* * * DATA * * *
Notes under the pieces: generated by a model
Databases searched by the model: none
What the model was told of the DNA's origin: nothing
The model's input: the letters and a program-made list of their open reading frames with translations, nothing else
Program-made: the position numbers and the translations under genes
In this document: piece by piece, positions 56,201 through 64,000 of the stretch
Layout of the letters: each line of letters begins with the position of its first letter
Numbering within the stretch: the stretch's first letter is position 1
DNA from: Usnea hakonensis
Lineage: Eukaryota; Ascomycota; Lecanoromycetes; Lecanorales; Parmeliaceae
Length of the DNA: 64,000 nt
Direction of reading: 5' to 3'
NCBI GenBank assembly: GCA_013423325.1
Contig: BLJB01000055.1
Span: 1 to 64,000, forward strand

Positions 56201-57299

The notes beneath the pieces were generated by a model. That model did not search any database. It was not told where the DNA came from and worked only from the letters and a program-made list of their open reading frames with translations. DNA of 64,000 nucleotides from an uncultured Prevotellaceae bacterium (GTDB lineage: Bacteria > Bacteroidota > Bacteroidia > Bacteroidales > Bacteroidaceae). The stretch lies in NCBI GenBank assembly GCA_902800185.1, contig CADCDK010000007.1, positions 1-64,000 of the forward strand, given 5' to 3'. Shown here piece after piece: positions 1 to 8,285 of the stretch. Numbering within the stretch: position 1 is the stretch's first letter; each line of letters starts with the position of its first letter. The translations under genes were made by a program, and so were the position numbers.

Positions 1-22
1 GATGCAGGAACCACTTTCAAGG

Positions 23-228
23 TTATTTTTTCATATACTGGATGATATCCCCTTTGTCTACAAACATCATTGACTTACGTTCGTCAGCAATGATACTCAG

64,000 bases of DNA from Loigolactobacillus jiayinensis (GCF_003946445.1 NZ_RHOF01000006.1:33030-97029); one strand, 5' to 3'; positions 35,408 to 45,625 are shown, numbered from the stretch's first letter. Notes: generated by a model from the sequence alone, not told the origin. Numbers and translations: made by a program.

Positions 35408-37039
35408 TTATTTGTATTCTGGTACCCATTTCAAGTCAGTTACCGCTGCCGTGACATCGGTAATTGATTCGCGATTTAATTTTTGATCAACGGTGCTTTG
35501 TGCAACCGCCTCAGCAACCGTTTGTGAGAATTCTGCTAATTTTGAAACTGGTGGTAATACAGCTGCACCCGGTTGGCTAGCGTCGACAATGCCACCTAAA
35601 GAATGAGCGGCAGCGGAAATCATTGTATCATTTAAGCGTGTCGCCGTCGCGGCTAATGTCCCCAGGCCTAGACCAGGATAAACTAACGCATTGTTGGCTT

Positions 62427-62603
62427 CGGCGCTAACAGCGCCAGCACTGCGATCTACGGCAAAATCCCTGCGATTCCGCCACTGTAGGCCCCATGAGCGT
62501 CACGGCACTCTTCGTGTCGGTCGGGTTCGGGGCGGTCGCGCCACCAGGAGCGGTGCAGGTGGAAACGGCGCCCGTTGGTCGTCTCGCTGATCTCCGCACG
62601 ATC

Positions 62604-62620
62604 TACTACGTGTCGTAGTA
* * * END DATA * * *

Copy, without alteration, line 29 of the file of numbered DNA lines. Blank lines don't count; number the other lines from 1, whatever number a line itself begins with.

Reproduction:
62501 CACGGCACTCTTCGTGTCGGTCGGGTTCGGGGCGGTCGCGCCACCAGGAGCGGTGCAGGTGGAAACGGCGCCCGTTGGTCGTCTCGCTGATCTCCGCACG